We go through life creating memories. Each memory is like a postcard we send to a future self. A postcard we’ll receive at some point later in life, turn it over and over in our hands, admiring the creases, the coffee stains and remembering. Something will trigger the delivery of that postcard. Maybe it will be a song that remembers when, or the smell of perfume that a certain person used to wear.
Our lives are really just a collection of moments remembered. Postcards in a stack. Some of them we turn over and over in our minds, savoring the experience or smarting at a sting. Some postcards we look at with regret. We hold them and wish we’d done something differently. Maybe there was a moment we didn’t seize, something we wish we’d said, someone we wish we’d talked to longer. Whichever way, there is a reason we remember. A reason we sent that postcard into the future, and a reason it was delivered at just this time, so we could remember.
Of course, life’s postcard production and delivery system charges prices and postage just like the normal system. The postage is paid in time. We pay for the postcard in the first place by spending the time to create the moment. Then we pay for the postage with the intervening time and other postcards bought and sent…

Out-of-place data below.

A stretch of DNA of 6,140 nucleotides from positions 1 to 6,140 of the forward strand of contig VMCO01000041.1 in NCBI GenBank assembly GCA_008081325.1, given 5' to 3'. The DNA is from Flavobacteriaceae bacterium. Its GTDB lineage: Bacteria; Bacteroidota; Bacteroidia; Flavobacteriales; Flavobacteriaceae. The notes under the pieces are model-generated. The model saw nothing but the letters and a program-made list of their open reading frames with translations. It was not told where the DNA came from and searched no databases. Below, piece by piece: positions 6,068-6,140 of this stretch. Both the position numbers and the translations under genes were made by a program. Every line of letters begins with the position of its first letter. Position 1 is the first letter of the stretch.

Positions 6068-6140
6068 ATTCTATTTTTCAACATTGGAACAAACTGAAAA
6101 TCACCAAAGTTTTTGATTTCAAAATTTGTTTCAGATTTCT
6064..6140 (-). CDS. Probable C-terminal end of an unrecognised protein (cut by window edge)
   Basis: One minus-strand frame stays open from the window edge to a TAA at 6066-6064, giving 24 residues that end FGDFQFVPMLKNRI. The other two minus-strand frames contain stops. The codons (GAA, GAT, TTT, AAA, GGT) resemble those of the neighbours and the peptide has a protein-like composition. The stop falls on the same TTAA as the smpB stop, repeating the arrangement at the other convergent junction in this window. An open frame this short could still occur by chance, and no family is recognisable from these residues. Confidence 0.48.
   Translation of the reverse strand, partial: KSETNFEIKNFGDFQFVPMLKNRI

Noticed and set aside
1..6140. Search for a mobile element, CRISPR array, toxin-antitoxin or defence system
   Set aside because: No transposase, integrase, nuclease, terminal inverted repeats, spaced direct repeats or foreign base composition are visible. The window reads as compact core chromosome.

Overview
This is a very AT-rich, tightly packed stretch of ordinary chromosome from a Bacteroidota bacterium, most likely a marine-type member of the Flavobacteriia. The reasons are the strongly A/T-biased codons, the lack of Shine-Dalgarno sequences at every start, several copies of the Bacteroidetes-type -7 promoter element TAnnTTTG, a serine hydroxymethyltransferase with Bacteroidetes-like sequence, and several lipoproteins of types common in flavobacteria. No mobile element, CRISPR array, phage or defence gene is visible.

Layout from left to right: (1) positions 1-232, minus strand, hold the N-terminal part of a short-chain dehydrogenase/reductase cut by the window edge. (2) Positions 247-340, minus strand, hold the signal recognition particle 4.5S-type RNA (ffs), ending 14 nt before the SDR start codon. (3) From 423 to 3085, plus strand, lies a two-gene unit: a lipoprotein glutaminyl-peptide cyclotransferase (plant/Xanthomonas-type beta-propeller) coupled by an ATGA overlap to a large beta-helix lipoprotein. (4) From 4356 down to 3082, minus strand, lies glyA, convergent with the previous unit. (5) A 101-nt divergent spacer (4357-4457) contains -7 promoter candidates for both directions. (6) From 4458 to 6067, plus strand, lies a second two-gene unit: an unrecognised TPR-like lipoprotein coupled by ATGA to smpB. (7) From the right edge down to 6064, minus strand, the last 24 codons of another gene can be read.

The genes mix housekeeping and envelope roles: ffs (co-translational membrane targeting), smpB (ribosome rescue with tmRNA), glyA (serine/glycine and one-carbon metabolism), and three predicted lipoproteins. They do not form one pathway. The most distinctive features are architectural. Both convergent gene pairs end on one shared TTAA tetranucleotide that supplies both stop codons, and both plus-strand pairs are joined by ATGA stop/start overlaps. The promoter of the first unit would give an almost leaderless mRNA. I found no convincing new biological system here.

Some postcards are cheap like a dinner with friends. It only costs us a few hours and maybe we’ll cherish that evening for the rest of our lives. Some postcards are expensive, like getting married. Whether the marriage works out or not is irrelevant to the postcard. The end result may affect how we react when that postcard is delivered to us years later on the back of a worn wedding ring clinking against a coffee cup, or the feel of a pen in our hand, signing divorce paperwork. Ultimately it doesn’t matter to the postcard. The postcard is just the memory of that special day, spent however we spent it, good or bad. Our past lives are all just a collection of memories, once lived.
Every day we have to make choices that affect our future memories. How many days do we live where we do nothing memorable? How many days have you lived that you couldn’t remember if you tried? Where there is nothing that can trigger a memory to deliver a postcard that was never formed?
How many months?
I once heard a quote, whose source I can’t recall that went something like this…
“Every time we come to a crossroads in life, every time we have to make a choice, always pick the fork in the road that makes the best memories.”
Collectively the postcards are everything we have, and our stack of postcards define absolutely everything about who we are and how we see ourselves.
Let’s make as many “Picture Perfect Postcards” as we can!